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Milestones at First Glance
The following diagram provides a high level progress map of the PhD program. In particular, students take their qualifying exams at the end of the fist year, and start transitioning from coursework to research during the summer of their first year. Subsequently, students start focusing more on research, while taking elective courses.
“Qualifying” or “Field” exams
- The DRO qualifying exam consists of two parts: the “stochastic modeling" and the “deterministic optimization” exam. These take place 1 week apart, typically the last two Fridays of May of a student’s 1st year.
- Students that fail one or two of the exams may be given a second chance at the end of their second year in the program to pass the respective exam(s) that they did not pass.
- Students are required to do a research project under the supervision of a faculty advisor over the Summer of the first year of the program. Such a project could be a literature survey, the beginning of a research paper, a computational study, etc.
- The expectation is not that this project will necessarily lead to a publishable paper, but rather that the student gets actively engaged in research. The faculty advisor for that summer project need not end up being the dissertation advisor of the student.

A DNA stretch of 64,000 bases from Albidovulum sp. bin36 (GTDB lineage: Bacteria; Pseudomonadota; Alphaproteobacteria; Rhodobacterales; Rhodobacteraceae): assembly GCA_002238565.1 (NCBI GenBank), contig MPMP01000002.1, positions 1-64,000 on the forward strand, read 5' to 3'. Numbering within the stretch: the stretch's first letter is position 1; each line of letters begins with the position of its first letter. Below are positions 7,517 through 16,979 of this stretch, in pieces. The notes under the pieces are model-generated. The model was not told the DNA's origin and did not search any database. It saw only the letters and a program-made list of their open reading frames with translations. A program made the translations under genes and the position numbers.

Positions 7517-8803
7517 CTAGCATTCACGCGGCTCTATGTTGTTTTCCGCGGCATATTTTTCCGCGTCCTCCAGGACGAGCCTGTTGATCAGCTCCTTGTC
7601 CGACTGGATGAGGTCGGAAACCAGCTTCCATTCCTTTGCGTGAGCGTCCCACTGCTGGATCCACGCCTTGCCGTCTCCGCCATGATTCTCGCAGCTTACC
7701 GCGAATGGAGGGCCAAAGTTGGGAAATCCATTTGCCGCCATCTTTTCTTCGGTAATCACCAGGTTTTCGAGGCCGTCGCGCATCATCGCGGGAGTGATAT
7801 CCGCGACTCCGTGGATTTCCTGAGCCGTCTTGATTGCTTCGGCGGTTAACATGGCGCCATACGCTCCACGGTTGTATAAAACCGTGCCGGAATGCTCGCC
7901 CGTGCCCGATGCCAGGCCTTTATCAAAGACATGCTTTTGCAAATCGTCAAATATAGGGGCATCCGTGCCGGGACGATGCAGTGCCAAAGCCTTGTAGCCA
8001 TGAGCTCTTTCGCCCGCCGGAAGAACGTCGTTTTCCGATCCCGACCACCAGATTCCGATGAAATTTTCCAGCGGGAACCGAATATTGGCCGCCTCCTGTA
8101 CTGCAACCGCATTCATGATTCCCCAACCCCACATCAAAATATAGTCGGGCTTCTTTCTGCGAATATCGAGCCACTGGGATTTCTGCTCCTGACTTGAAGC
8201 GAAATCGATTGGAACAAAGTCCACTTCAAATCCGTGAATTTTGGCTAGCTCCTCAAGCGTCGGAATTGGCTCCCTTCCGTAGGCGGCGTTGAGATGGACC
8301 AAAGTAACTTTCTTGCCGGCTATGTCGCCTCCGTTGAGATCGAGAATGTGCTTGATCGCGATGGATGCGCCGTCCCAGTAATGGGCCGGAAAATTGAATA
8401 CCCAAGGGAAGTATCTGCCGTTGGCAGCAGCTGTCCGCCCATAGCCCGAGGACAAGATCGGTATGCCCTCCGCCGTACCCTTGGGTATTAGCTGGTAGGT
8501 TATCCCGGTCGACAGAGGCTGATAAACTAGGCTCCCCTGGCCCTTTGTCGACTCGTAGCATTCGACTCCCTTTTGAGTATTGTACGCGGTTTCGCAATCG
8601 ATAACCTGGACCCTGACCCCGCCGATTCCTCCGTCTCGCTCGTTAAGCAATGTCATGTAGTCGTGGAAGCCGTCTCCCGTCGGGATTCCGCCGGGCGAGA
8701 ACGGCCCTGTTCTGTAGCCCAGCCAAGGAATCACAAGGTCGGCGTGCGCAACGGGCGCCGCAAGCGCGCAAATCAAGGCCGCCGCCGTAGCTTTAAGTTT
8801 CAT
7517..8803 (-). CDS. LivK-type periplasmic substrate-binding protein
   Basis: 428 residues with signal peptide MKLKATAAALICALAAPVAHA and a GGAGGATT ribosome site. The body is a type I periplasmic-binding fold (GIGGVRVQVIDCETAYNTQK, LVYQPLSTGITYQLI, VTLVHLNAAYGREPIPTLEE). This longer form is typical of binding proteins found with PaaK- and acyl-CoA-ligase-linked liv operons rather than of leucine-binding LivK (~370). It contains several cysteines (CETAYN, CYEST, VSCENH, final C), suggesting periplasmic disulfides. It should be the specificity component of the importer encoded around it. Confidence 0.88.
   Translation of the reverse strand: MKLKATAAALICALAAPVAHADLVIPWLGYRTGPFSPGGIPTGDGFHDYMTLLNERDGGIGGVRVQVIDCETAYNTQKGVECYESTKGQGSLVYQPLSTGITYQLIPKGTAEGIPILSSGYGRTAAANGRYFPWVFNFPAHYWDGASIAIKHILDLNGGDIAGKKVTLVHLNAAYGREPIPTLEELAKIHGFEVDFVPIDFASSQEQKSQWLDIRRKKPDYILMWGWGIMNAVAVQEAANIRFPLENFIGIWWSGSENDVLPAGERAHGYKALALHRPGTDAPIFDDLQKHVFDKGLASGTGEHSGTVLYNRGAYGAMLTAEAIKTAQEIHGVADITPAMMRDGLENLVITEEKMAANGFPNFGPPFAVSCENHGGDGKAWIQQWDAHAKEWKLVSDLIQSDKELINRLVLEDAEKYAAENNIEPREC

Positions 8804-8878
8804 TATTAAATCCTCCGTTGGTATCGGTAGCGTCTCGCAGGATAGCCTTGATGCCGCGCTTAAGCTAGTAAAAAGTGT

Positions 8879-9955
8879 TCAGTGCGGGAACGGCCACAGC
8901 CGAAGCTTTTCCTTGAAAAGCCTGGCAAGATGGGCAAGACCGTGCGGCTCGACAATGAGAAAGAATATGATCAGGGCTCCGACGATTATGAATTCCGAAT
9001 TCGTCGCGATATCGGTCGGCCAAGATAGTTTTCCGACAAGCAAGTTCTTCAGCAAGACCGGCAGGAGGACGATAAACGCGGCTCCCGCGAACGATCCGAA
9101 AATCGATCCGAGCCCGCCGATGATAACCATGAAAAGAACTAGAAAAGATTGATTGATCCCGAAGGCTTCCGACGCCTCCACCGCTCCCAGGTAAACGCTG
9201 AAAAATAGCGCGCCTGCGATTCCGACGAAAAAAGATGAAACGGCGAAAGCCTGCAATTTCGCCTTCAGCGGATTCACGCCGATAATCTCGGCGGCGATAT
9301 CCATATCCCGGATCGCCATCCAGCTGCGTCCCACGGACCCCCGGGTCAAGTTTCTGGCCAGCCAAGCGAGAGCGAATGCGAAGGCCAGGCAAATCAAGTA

- In the month of September starting the second year of study, students should:
- Submit a 5-10 page report on their research project to their summer project advisor and the division’s PhD coordinator.
- Present a 20 min summary of their project in the PhD brown bag seminar.
Your thesis proposal must take place by June 30 of your 3rd year. Note: The following requirements are meant to serve as a divisional benchmark. Students should discuss with their primary research advisor the precise format which will be most productive for the student in question. In some cases, the research advisor may ask for more (or less) than what is outlined here.
- Schedule a 2-3 hour slot.
- Provide your committee with a 10-15 page document summarizing your thesis proposal at least 1-2 weeks before the proposal.
- The day of the proposal, you will present for roughly one hour your research achievements to date and plans going forward. The presentation will be followed by questions.
- Following the proposal, you should think about how the feedback can help you execute your research plan.